New Delhi: On a day when lawmakers from the country’s principal opposition party petitioned the President on what they called “a sinister campaign" by forces close to the government to create social tensions, government functionaries asserted there was no intolerance in the country, as alleged, and that it was the opposition party that was in fact guilty of the charge.

Congress lawmakers, led by party president Sonia Gandhi, on Tuesday marched from the Parliament house complex to the President’s house to submit a memorandum and urged him to use his “moral authority".

Bharatiya Janata Party (BJP), which leads an alliance governing the centre, meanwhile, questioned the sincerity of the protests.

Earlier in the day, finance minister Arun Jaitley defended the National Democratic Alliance (NDA), arguing that there was no intolerance in the country, and the country had never been intolerant. “There is an atmosphere of harmony. This country has never been intolerant and will never be intolerant," Jaitley told reporters in the national capital.

The minister pointed out that political opponents must fight the political battle politically and stressed that the incidents had taken place in states ruled by opposition parties which should not be linked to the centre.

“Where is the intolerance? We are the most vibrant democracy. The atmosphere will not change only by talking. If some incident happens like the one in Karnataka, which is Congress-ruled, you cannot link it to the central government to attack. That is not fair. This is a crime and action should be taken against whoever commits crime, that is why people in the mainstream in the country have opposed it," Jaitley added.

After the evening march to Rashtrapati Bhawan, Sonia Gandhi spoke to reporters.

“We have expressed serious concerns about the situation of fear, intolerance and threat that has been created. The unfortunate incidents happening in the country are a part of a well-thought conspiracy, which has been deliberately created to divide the society," she said.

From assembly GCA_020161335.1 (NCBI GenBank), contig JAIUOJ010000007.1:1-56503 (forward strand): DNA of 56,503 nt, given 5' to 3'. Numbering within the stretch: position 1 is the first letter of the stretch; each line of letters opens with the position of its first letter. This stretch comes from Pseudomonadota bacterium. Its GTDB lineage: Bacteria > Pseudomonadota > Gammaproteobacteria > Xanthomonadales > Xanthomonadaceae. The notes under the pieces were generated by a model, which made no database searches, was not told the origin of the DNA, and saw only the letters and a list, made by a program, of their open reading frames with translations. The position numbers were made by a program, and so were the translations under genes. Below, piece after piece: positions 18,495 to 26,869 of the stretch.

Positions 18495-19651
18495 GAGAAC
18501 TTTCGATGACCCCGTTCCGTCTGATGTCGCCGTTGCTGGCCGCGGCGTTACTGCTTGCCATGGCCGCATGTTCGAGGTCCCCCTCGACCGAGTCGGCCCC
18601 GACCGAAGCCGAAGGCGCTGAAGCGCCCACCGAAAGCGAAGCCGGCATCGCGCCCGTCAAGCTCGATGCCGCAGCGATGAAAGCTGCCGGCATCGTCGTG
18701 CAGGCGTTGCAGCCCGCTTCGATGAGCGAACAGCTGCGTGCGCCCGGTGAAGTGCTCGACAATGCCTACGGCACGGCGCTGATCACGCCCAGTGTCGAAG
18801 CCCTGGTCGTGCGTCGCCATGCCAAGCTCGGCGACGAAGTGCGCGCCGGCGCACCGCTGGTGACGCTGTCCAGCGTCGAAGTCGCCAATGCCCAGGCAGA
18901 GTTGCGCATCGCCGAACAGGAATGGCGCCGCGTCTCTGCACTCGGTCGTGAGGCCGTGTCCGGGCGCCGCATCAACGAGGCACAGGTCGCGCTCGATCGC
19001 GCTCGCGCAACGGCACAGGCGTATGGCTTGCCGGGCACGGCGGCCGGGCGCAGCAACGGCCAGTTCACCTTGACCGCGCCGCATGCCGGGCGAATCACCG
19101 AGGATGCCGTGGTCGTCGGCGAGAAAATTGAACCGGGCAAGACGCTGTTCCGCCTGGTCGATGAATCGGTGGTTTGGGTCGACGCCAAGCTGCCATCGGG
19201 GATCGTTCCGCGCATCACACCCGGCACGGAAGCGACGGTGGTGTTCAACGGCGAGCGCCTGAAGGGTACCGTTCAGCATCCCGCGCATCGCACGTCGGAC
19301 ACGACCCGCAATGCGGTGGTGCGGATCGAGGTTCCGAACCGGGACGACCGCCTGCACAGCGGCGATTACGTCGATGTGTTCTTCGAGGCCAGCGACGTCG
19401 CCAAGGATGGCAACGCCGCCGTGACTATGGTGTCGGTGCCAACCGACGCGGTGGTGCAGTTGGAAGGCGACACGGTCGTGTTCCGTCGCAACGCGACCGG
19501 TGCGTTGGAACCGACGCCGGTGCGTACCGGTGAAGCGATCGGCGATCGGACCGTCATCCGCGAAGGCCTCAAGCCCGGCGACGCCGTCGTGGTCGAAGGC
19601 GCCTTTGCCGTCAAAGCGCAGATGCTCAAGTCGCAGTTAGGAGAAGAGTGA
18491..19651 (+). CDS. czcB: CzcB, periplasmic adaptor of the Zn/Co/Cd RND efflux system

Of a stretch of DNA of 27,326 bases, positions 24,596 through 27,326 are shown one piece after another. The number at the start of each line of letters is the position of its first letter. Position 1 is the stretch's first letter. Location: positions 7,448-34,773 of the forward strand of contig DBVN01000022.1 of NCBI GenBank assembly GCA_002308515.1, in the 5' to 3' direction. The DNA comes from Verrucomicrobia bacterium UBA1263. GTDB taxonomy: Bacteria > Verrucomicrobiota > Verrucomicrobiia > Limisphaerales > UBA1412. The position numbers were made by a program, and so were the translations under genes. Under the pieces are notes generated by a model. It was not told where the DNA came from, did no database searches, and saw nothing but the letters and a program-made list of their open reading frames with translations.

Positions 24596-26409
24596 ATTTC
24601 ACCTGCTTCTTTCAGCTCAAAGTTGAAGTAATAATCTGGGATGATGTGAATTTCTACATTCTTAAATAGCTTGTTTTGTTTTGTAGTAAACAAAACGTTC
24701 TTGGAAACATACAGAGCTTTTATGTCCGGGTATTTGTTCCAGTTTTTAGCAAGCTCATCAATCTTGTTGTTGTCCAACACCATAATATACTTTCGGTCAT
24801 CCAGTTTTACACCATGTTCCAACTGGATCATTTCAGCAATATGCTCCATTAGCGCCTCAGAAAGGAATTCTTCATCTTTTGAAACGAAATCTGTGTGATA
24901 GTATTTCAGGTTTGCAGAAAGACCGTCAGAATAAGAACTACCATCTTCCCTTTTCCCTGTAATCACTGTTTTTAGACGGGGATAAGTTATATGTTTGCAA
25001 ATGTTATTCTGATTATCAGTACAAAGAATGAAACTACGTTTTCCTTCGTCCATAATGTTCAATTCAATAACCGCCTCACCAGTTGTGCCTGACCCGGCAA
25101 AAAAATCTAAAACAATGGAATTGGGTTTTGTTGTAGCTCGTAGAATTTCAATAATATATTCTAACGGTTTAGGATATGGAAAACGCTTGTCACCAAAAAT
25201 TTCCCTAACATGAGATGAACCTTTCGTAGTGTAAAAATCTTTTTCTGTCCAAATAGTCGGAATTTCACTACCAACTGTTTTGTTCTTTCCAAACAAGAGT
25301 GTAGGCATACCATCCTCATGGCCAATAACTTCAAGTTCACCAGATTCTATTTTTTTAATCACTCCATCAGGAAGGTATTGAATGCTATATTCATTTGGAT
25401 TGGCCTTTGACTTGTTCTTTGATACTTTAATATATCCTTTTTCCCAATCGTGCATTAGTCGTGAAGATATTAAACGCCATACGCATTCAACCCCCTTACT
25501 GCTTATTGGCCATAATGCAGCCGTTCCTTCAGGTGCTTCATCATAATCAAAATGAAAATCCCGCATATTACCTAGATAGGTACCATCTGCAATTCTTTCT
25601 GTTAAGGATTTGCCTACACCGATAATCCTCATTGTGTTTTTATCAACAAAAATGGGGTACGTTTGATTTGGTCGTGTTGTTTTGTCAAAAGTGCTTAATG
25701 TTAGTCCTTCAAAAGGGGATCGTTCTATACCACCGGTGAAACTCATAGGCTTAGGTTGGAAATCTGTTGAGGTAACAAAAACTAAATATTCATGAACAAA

“The heart of the problem is that Prime Minister Narendra Modi is simply not tolerant," said Congress vice-president Rahul Gandhi, who also participated in the march. “It is not a matter of the Congress party, it is a matter of the people of this country... If the finance minister is under the impression that nothing is going wrong, then may be he should visit the villages to see what is going on," he said.

Several senior leaders of the Congress party, including former prime minister Manmohan Singh, Leader of Opposition in Rajya Sabha Ghulam Nabi Azad and leader of Congress in Lok Sabha, Mallikarjun Kharge, met President Pranab Mukherjee.

“The prime minister’s silence and inaction has only conveyed the impression that he condones all that has been happening. We would like to humbly request the Honourable Rashtrapatiji to use the political and moral authority of his office to impress upon the prime minister that this is unacceptable," stated the memorandum.

Parliamentary affairs minister M. Venkaiah Naidu dismissed the protests as a case of “politically displaced persons" challenging the democratic mandate.

“It (the Congress) is leading nowhere, as they have lost people’s confidence, are desperate and are trying to stay relevant with such dramatic actions," he told PTI, adding “political intolerance is a genetic trait of the Congress".

Bidyut Chakrabarty, a political science professor at Delhi University, said: “There is a political battle going on. It is true that there is commotion in the country over violence in Dadri, writers and artists giving back awards and the Congress is trying to take advantage of the situation."

PTI contributed to this story.